Feature: Taking Stock of Lusaka’s Groundwater and Its Renewability

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Due to inadequate and erratic supply, and problems of affordability, many residents of George and Kanyama in Lusaka use shallow wells as their main source of water.

By NEWTON SIBANDA
November 17, 2017.

The groundwater resource underlying Lusaka is of critical importance, providing more than half of the city’s current water needs.

The downside is that this all important resource is also highly vulnerable to contamination from inadequate sewerage provision and solid waste collection, industrial pollution and poorly planned development. Together with unregulated exploitation, this threatens the sustainability of the resource and the well-being of Lusaka’s residents and its economy.

Lusaka’s sprawling George and Kanyama townships illuminate the severity of the problem, where a lack of planning, inadequate water supply and sanitation services and poor solid waste management degrade groundwater resources, with a severe toll on the health and livelihoods of residents.

Through a programme of action research, the Fair Water Futures team has collaborated with community representatives from Neighbourhood Health Committees in the two spawling slums to understand the water security challenges they face, and the relevant laws, policies and responsible institutions.

Fair Water Futures is a Water Witness International programme to scale up the charity’s social accountability monitoring work and improve water security for over half a million vulnerable people in Tanzania and Zambia. Water Witness International is an international charity whose mission is to carry out research, take action and advocate for better water resource management.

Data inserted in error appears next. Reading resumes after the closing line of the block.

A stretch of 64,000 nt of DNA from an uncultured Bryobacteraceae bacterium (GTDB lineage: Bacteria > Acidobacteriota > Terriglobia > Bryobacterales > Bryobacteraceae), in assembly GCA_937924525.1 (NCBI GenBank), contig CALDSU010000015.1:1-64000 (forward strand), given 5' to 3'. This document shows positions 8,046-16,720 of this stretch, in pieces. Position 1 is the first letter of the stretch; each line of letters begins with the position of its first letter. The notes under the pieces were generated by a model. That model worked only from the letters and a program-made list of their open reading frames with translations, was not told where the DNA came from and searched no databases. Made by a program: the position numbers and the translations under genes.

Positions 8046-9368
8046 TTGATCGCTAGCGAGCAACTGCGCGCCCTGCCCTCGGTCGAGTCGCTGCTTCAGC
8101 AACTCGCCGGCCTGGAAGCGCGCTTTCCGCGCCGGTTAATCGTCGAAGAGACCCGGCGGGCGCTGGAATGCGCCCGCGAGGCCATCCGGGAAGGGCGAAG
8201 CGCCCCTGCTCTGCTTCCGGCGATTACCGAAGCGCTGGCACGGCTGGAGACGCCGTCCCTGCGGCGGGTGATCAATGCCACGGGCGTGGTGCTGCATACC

By increasing understanding of their rights and responsibilities as water users, the programme has supported community representatives to take action by calling on duty bearers to fulfil their institutional mandates and address their water challenges.

Through tracking the response of duty bearers to community actions, and convening with government partners at the national and district levels, programme has gathered evidence of the underlying causes of the water crisis in Lusaka, and bottlenecks to policy implementation.

Lusaka lies on a plateau of mainly dolomitic marbles and fractured karstic rocks which support a highly productive and extensively used aquifer system which is of great strategic importance to the region.
However, the aquifer is also highly vulnerable to contamination because the water moves quickly through large fractures in the rock and is not subjected to a filtering process.

George and Kanyama are legalised, but largely unplanned settlements in Lusaka, which are located in an area where groundwater resources are extremely vulnerable to contamination.

Across most of Lusaka’s peri-urban areas, sanitation takes the form of simple pit-latrines. Combined with leaking sewerage these discharge untreated human sewage directly into the aquifer which people rely on for drinking water.

Together with pollution from industrial and commercial activity this severely degrades groundwater quality, particularly where development is allowed to encroach into the protection zones normally in place to protect public supply boreholes.

Under the Local Government Act Cap 281, the Lusaka City Council (LCC) has the duty to control developments and the use of land in the interest of public health and safety, and to take measures to prevent the pollution of water supplies in places like George and Kanyama.

Though the Water Resources Management Authority (WARMA) has begun mapping commercial boreholes in Lusaka, the authority has yet to take measures to protect and regulate the use of groundwater resources in Lusaka and the rest of country.